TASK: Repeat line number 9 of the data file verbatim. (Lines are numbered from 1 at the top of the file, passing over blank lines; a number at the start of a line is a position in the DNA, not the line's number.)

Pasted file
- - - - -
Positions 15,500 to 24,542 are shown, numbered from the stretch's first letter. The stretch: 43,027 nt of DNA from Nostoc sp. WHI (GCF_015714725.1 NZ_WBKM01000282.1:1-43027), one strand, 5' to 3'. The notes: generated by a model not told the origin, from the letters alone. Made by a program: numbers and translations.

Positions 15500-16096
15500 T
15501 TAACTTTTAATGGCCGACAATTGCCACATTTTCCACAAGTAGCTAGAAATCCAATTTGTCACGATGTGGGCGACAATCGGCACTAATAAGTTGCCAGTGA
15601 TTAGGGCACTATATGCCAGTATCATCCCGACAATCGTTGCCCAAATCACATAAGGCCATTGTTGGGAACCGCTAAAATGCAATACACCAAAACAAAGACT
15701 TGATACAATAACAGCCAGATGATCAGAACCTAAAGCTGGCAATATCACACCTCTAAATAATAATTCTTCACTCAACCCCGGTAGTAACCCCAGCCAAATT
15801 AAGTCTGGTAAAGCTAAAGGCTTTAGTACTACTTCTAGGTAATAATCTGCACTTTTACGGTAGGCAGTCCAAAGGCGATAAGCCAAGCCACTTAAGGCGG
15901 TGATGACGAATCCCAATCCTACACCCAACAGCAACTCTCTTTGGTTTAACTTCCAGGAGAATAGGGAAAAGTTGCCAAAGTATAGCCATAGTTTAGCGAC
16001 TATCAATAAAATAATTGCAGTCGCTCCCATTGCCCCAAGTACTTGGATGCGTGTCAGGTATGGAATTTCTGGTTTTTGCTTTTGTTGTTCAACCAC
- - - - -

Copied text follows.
16001 TATCAATAAAATAATTGCAGTCGCTCCCATTGCCCCAAGTACTTGGATGCGTGTCAGGTATGGAATTTCTGGTTTTTGCTTTTGTTGTTCAACCAC